A second employee at Barnardo’s trading subsidiary has won an employment tribunal claim against the charity.
A ruling from the East London Employment Tribunal, published this week, says Claire Vary was a marketing manager at Barnardo’s Trading, a subsidiary company of the charity that purchases goods to sell in the charity’s shops, online or through mail-order catalogues, until she was dismissed for gross misconduct in July 2017 while she was off sick, having suffered a stroke in January that year.
Last month, Vary’s former boss Tracey Sarwar, head of Barnardo’s Trading, won a claim for constructive dismissal after being accused of trying to block the introduction of a Teletubbies product range because of health and safety concerns.
The judgment says that, on Sarwar’s instruction, Vary had carried out some work for the disability charity Mencap for the production of Christmas cards and gift wrapping paper as part of its 2016 range.
Sarwar’s former boss Gerard Cousins had left his position as director of retail at Barnardo’s in January 2016 to join Mencap, the judgment says. Cousins was replaced by Roy Clark in August 2016.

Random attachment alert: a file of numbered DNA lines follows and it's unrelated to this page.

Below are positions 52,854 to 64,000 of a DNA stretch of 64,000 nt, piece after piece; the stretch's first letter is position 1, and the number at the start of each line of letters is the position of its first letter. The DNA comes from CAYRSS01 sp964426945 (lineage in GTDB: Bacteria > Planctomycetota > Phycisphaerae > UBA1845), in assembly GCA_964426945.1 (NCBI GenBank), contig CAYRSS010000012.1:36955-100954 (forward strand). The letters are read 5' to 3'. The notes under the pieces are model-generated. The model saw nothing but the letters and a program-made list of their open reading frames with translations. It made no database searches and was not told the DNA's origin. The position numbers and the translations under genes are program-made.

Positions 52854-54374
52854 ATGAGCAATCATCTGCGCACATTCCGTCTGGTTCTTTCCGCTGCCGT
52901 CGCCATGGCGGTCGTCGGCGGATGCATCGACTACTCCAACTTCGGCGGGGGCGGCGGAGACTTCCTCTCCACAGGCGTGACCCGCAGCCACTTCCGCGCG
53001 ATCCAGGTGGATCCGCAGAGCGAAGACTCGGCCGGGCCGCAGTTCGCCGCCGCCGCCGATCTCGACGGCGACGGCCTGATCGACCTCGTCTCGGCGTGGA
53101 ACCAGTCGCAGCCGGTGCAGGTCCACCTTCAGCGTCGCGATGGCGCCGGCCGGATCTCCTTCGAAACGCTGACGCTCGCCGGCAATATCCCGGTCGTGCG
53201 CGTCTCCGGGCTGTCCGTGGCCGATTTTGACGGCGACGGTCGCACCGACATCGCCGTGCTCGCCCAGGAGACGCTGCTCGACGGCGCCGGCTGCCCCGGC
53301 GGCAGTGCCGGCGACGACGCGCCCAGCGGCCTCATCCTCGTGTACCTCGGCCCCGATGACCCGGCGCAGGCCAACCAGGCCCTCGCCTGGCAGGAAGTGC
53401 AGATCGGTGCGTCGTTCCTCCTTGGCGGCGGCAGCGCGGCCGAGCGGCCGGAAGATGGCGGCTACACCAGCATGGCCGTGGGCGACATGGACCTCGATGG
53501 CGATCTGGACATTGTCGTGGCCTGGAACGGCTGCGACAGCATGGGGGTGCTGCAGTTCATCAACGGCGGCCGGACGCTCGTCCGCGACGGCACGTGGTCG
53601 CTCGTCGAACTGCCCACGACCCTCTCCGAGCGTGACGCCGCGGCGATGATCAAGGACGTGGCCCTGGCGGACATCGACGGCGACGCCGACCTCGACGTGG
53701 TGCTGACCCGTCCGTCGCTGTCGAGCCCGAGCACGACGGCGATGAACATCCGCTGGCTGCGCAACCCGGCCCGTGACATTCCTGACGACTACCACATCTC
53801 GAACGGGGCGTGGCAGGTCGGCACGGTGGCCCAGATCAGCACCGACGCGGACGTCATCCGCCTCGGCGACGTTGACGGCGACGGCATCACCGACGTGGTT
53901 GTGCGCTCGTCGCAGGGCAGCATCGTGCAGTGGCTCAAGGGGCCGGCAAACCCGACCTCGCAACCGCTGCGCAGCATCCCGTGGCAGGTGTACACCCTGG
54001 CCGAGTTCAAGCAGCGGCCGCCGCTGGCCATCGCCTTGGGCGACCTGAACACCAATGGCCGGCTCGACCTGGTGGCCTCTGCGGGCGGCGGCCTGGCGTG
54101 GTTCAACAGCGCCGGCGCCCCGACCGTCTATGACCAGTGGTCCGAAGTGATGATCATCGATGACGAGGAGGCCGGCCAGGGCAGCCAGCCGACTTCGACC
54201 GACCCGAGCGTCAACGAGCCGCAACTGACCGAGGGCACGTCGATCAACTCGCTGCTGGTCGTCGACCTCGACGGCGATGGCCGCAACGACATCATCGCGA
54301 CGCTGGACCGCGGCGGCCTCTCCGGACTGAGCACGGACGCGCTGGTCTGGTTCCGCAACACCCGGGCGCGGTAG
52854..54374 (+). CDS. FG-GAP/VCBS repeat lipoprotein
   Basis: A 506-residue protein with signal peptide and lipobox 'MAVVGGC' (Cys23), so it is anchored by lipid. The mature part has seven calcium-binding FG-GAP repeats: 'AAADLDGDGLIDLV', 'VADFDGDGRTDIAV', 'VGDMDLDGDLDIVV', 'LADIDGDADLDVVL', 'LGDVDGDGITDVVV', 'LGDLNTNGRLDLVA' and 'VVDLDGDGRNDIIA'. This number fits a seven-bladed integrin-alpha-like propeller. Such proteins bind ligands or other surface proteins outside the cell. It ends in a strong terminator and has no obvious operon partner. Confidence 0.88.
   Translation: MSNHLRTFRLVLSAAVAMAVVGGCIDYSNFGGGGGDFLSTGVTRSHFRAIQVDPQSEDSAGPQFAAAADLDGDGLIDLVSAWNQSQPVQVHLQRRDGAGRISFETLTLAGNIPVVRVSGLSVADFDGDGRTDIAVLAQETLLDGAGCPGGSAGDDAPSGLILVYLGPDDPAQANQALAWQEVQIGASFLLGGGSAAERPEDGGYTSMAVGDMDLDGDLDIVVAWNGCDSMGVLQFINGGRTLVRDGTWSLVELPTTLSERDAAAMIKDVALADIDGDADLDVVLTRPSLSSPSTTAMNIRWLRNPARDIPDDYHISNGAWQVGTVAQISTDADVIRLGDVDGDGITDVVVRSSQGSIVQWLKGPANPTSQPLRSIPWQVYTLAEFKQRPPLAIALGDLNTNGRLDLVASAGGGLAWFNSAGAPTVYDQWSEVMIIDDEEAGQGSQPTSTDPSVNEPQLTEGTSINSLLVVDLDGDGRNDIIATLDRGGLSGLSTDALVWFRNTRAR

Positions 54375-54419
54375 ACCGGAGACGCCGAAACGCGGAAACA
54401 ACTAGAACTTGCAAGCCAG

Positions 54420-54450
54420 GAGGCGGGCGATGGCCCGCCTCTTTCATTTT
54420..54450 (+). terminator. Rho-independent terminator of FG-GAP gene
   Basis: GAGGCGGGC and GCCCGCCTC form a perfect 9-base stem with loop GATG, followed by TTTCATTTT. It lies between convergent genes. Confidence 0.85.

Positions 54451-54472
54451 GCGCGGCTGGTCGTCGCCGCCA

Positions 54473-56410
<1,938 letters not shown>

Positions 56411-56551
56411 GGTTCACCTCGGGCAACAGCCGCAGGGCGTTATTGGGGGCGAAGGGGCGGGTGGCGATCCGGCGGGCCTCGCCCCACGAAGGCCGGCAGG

Clark became aware of concerns that Sarwar’s team might have carried out some work for Mencap after Sarwar resigned in February 2017.
An investigation by the charity concluded that Vary had provided competitive information to Mencap via Sarwar and summarily dismissed her for gross misconduct while she was on sick leave.
But the judgment says that Vary did not attend a disciplinary hearing and the charity was therefore unable to form a view on her credibility "based upon her oral answers to questions".
Her claim for unfair dismissal was therefore successful, as was a further claim for wrongful dismissal.
But the judge ruled that Vary’s conduct contributed towards her dismissal because she was "foolish or otherwise blameworthy" in not questioning the commercial basis of the Mencap work and in not keeping a proper record of her time spent on it.
"There is a chance that, even if further investigation had taken place, the claimant would have been fairly dismissed in any event," the ruling says.
A Barnardo’s spokesman said: "We respect the findings of the tribunal, while also agreeing with the tribunal findings that Miss Vary contributed to her dismissal by her conduct.
"It is clear the tribunal felt Miss Vary’s dismissal could have been judged as fair if further investigation had taken place.
"We will now focus on preparation for the remedy hearing to mitigate financial loss to Barnardo’s."
A further hearing to determine what payment Vary will be entitled to from the charity is due to take place between November and February, according to the judgment.